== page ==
The last time I was here I shared some work done for Avocado Hair and Day Spa. How did I land that job in the first place? My full time job recently helped me meet a new employee who knew some that needed some photos taken for the Avocado Website they are developing. She had seen me with a camera taking passport photos for work and she thought, "well this same guy could do it". She approached me with the proposal and the rest is history. I worked on a shoot for Avocado Hair and Day Spa. And I have them on the list of my clients for my portfolio. I already shared some of the images from that shoot and you can see them at Avocado Hair and Day Spa.
Things seemed to quite down after that. One day I got a Facebook call from a fellow photographer asking me what I was up to and we got together for a chat and catch up. You may have heard of BlinkStar Photography, and Bright Mweemba is the photographer behind that brand name. We got together just to compare notes and share our journeys through photography. You can see a lot of his work on his blog BlinkStar Photography. After our meet up, it seemed like the natural thing to do - well of course we took photos of each other. He is a hardworking photographer who knows how to get work done. And he is very good networker; someone worth having in your corner if you know what I mean.
|Mr. BlinkStar himself|
On June 14, 2015, I had the opportunity of documenting an MDG2015 (Millennium Development Goals 2015) wedding. I had been talking to Suwilanji Sichalwe since his engagement last year about the possibility of covering his wedding when it happened. And I thought he was joking when he said I could do it. We talked about it, he gave me a date and that is how the deal was sealed. He is a resolute guy I must say. When we had agreed, he asked for my account number and months before the wedding, the fee was settled. I had only seen his bride, Wina Mukumano, from a distance at church but she was a bubbly bride to work with. And she was on point. She was time conscious and didn't want to keep people waiting. At one point I remember her coming out of the house with the matrons still getting ready.
The wedding church service was at University SDA Church. It is a beautiful venue, but also a hard place to shoot from owing to the lots of back light streaming into the church from the windows. But that made for a good challenge in my books and we came out with a lot of good photos. I had about one week to deliver because of a planned out of town trip and I managed to deliver. I share some of the images from that wedding here.
|The Bride, Wina Mukumano. Fully lit by bounce flash.|
|A reflection of the bride as she got ready.|
|Ready, set and go! One happy bride.|
|The Groom, Suwilanji Sichalwe when doors opened to usher in his bride.|
|Listening to the Minister of the Gospel.|
|Presenting Mr. & Mrs. Sichalwe!|
|Together they are called SuWina.|
In other news, you will notice that the name of my blog is no longer Chronicles of an Untrained Photographer. I showed my work to a seasoned Photographer, John Healy and his indication was that I do not have to call myself untrained. He said something profound to me which in my understanding has opened my eyes to a lot of possibilities. I may not sit in class to learn photography, but we learn through practice and a lot of other ways. So no more untrained photographer tag line on the blog.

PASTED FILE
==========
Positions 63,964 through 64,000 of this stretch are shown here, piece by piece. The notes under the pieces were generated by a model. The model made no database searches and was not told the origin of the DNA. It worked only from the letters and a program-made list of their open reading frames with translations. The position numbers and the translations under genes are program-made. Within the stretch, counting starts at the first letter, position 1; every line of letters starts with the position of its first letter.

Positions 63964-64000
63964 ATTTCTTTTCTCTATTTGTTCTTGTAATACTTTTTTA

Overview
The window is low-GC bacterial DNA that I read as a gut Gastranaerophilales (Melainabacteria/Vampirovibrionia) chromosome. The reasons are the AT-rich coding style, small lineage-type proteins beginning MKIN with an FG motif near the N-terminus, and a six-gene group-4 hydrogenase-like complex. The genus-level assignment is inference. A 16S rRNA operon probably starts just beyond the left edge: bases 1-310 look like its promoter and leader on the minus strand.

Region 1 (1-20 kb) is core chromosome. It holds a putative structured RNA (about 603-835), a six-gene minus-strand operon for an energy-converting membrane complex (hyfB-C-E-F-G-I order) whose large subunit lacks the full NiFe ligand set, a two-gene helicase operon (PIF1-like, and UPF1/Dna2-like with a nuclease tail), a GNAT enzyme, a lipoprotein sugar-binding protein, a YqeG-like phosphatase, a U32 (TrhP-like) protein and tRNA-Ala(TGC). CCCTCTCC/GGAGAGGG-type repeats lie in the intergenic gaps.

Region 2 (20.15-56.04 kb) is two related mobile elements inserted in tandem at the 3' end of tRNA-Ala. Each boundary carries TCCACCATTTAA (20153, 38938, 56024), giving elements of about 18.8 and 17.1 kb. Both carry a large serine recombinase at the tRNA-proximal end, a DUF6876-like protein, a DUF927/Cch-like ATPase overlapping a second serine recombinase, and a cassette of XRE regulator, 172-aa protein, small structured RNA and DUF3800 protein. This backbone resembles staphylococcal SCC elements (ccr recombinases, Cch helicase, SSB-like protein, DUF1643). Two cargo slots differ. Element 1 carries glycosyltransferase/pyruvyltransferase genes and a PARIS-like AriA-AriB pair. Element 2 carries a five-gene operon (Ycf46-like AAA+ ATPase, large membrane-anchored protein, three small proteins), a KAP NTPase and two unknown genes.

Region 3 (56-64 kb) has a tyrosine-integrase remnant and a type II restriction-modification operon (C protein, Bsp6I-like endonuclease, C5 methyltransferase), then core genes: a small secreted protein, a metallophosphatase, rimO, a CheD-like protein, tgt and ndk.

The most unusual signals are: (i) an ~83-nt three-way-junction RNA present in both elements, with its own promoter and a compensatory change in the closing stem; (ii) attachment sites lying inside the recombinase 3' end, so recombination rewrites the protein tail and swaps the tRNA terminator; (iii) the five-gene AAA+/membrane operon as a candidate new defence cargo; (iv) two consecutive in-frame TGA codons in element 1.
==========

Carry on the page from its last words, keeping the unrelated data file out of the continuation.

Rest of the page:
On June 16, 2015, I had the opportunity to meet Gareth Bentley, a big name in Zambian photography with specific focus on environmental portraiture. Through the efforts of Jason J. Mulikita and Hudson Chirwa, I was among a few invited photographers to sit and listen to Gareth's journey as a photographer and more specifically the recent project that he and Johan Rahm had worked on called Extraordinary Zambia. Gareth's story is inspiring. He came into photography in the days of film and darkrooms, shooting images at school and selling prints to his peers. He still had images shot from a point and shoot to illustrate his journey and now he is a most sort after photographer.
As Gareth shared with us, I kept thinking of how many photographers out there get it all wrong and brag about their gear without backing it up with exceptional images. One thing remained true through out the discussion, never despise humble beginnings. Gareth and Johan put together a book that was sold out in under 2 weeks. And I am told more copies are coming. Gareth took us through the exhibition before it closed at 37D Gallery.
The talk also helped me to meet some of Zambia's most talented photographers whom I have only interacted with electronically. These included Jamiel Banda, Mtumbi Goma, Chosa Mweemba, Yemba Chilambwe, Kalenga Kanganja, Fatumata Somola Kabemba, Elina Eriksson, Samuel Chipupu, Esnala Lahru Banda and Lovemore Kabwata.
It has been an awesome few weeks and now I have to endure 3 weeks without the camera. I will try to shoot with my phone to share some photos of where I am.